If the United States had previously allowed women to serve officially in military combat roles, including special operations forces, there might be fewer sexual assaults in the armed services, the Pentagon’s top general told reporters Thursday.
Having studied the issue of rampant sexual misconduct in the ranks, Gen. Martin Dempsey, chairman of the Joint Chiefs of Staff, noted that he has concluded that the phenomenon exists partly because women have been subordinated to men in military culture: “It’s because we’ve had separate classes of military personnel.”
Dempsey’s comments came during a press conference with Defense Secretary Leon Panetta, with the pair announcing the end of restrictions on women serving in previously all-male combat-arms roles, such as within the infantry, the artillery, and special forces. “We’ve been on a long journey, a long journey towards achieving equality, and there have been some tough challenges along the road,” Panetta said.
Despite the announcement, the road to full equality may well be rocky; each of the armed services has until May to report to the incoming defense secretary (presumably Chuck Hagel) on how—and how quickly—it will integrate women into combat billets. “We want to make sure we get the standards right, and we don’t overengineer them either,” Dempsey said.
Nevertheless, the move largely codifies a practice long under way in combat zones like Afghanistan and Iraq, where women serving in what are technically non-combat roles—such as patrolling in vehicles and aircraft—can find themselves under fire. And the transition to women serving fully side-by-side with men has been happening in several services already. “Women are now in submarines, and that was one of the concerns at the time,” Panetta said, answering a reporter’s questions about “privacy issues” among troops. “Women are fighter pilots now. So Air Force, Navy have moved in that direction. The Marines and the Army are now gonna move in that direction.”
Dempsey echoed that. “We figured out privacy right from the start,” he said, referring to Desert Shield operations in 1990 and 1991 that required men and women to huddle together in ad hoc desert encampments.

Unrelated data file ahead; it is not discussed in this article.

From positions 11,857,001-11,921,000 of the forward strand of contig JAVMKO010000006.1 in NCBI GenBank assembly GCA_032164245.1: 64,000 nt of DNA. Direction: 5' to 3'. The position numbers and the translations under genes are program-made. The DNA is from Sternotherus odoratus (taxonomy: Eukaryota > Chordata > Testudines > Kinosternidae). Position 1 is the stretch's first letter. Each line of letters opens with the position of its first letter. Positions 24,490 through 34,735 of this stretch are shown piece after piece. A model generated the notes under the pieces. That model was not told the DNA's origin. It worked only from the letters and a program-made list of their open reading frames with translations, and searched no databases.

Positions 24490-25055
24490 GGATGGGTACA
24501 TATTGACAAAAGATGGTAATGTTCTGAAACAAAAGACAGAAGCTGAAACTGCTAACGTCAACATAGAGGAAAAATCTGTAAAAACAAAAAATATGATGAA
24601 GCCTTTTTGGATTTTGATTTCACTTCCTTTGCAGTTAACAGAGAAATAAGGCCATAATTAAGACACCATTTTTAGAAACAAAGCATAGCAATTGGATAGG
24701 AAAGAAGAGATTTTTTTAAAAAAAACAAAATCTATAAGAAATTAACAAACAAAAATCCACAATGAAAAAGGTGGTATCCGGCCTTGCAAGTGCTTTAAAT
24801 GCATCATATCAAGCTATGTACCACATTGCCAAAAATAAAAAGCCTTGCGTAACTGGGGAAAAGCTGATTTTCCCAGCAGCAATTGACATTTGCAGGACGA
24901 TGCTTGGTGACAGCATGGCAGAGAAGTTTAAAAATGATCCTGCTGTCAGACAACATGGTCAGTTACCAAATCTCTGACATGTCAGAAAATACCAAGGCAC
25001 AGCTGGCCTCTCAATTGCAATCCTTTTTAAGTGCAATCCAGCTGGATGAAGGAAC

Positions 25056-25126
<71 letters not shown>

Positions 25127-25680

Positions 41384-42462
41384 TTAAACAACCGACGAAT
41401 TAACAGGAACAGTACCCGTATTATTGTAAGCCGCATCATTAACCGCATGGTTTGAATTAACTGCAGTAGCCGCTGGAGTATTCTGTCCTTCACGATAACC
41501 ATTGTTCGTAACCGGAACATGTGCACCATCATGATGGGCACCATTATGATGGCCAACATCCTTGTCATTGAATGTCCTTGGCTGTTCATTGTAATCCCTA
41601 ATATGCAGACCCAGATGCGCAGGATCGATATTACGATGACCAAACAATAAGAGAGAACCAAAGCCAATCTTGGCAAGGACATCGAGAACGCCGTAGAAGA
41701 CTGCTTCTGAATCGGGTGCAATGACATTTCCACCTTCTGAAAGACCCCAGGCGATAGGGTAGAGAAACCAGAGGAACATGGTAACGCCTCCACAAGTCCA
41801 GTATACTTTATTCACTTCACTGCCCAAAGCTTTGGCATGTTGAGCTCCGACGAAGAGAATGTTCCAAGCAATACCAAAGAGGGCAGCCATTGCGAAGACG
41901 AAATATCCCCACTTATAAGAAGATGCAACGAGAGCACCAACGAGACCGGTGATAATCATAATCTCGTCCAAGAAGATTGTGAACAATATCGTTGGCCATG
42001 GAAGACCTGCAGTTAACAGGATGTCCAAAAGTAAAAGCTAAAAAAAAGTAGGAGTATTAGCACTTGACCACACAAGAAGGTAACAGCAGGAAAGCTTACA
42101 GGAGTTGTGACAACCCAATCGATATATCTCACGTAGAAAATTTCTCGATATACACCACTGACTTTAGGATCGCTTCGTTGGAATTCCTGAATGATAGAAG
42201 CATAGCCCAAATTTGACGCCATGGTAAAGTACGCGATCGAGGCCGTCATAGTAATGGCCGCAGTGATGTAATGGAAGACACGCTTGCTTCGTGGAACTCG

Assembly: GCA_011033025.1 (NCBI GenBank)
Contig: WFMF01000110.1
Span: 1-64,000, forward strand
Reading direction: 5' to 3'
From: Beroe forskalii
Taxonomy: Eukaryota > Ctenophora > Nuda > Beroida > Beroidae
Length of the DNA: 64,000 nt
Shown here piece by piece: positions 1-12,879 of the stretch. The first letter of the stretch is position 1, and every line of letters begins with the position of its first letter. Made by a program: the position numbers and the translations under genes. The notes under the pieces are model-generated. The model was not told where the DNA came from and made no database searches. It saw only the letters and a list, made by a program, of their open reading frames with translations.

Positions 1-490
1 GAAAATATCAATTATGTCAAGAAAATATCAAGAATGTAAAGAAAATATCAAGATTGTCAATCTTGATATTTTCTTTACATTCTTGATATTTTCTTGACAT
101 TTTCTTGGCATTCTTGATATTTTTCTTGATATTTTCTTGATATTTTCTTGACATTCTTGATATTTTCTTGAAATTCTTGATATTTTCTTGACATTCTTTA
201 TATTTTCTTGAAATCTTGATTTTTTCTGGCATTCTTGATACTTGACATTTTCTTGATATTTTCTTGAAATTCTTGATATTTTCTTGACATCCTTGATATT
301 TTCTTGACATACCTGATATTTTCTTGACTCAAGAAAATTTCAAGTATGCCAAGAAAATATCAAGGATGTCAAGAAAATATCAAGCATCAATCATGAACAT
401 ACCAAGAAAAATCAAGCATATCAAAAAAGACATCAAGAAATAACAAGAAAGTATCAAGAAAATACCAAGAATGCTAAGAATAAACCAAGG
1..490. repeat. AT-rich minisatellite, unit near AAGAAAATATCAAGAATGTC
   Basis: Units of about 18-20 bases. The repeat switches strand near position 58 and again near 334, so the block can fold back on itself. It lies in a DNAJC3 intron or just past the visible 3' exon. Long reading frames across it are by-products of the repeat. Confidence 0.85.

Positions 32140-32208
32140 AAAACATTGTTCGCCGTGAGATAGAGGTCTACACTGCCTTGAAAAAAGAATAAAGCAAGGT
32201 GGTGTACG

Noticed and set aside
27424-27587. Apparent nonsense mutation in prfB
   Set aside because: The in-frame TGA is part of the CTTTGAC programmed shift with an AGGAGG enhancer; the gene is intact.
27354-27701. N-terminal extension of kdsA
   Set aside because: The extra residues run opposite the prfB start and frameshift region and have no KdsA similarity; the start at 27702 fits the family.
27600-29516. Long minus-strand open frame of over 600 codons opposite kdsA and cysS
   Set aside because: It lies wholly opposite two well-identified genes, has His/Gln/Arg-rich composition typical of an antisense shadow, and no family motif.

Asked whether the military’s elite Seals and Green Berets might soon see female recruits, Dempsey said he had discussed that with Army Chief of Staff Ray Odierno and Marine Commandant James Amos, both combat veterans themselves. “I think we all believe that there will be women who can meet those standards,” he added.
Dempsey appeared to chafe when asked by a reporter about his personal opinions on whether women would affect combat readiness: “I graduated from West Point in 1974. It was an all-male institution. I went back to teach at West Point in 1984 and found the place far better than it was when I had been a cadet… I attributed a good amount of that to the fact that we opened up the academy to women.”
Dempsey noted that allowing women to serve in such coveted roles as infantry could help erode a male-dominated culture in which sexual assaults have been rising among uniformed personnel. “The more we can treat people equally, the more likely they are to treat each other equally,” he said.
Both men conceded that they didn’t know if this move means that women will have to register for the draft with Selective Service, as young men are required to do. “That’s not our operation,” Panetta said, stumbling over his words, then adding, “I don’t know who the hell controls Selective Service, to tell the truth.”